When Nicholas Count Esterházy took over the domain of Eisenstadt as mortgagee in the seventeenth century, there was a small castle garden to the north of the building, and the so-called Tendelgarten to the east. This infers that useful and medicinal plants were cultivated here as well as ornamental plants.
Under Paul I Prince Esterházy, the old castle was converted into a palace in early baroque style. Paul had a kitchen garden laid out in 1659 next to the old floral garden his father had taken over. Between 1682 and 1683, the floral garden was extended to the north and converted into an ornamental garden in Italian style (horto Italico). A regular system of paths and rectangular flower beds were arranged. The garden was further adorned with statues of female figures from classical antiquity and the Old Testament, and water basins with fountains.
After Paul II Anton succeeded to Majorat rule (entailment through right of primogeniture) when he came of age in 1734, in 1740 he engaged in the development of the existing garden into a baroque garden. Louis Gervais, garden architect from Lorraine, was commissioned and produced a sumptuous plan in 1749.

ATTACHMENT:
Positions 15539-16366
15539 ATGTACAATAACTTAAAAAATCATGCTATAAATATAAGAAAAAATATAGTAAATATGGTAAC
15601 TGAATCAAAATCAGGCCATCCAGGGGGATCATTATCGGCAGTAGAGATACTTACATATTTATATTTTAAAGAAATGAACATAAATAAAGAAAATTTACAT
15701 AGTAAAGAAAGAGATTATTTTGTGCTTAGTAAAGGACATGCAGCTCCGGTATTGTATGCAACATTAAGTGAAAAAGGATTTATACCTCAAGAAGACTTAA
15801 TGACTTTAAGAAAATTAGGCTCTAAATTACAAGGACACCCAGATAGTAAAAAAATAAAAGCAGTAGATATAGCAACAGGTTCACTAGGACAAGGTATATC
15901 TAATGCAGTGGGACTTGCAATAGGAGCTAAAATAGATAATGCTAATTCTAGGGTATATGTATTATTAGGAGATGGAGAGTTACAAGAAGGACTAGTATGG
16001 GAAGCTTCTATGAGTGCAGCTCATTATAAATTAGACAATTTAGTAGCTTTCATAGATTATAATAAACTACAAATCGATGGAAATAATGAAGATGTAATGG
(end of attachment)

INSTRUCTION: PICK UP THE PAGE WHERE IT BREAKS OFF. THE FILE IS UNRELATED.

But this was never realised in this form. After several designs were submitted, which were probably no longer the work of Gervais, the garden actually was set out but in a simplified form and subsequently remained unaltered until the succession in 1794 of Nicholas II as first-born heir.
Nicholas II Prince Esterházy was a devotee of Jean-Jacques Rousseau and an advocate of the “natural-style” garden. In 1797 he commissioned his head gardener Matthias Pölt with the alterations on the garden complex that had been set up by Paul II Anton, before Pölt received authorisation in 1800 to realise his plans for the Orangery (ready in 1803) and new hothouses. The area was more than doubled between 1801 and 1803 by the purchase of several plots of land to the north of the existing garden.
In 1803, Charles Moreau received the assignment of restructuring the garden. Between 1811 and 1828, one of the most beautiful landscape gardens of the nineteenth century was created, with meadows and woodland, ponds and streams, copses and groups of trees and single trees, and a thoroughfare of paths. Follies, fantastical in design, neoclassical garden architecture such as the Leopoldine Temple, the Orangery and the engine house, also the Marian Temple outside the park boundaries (Gloriette) were integrated harmoniously into the landscape.
The Leopoldine Temple is artistically speaking the most admirable scenic element in the palace park. It is built on top of an artificial rocky rise. A waterfall springs out of the gorge next to it and flows into a pond, and a path leads through the artificial rocks to the temple, which houses a statue of Princess Leopoldine Esterházy made of Carrara marble by the Italian sculptor Antonio Canova. The temple is a sentimental token of Nicholas II’s feeling towards his beloved daughter Leopoldine.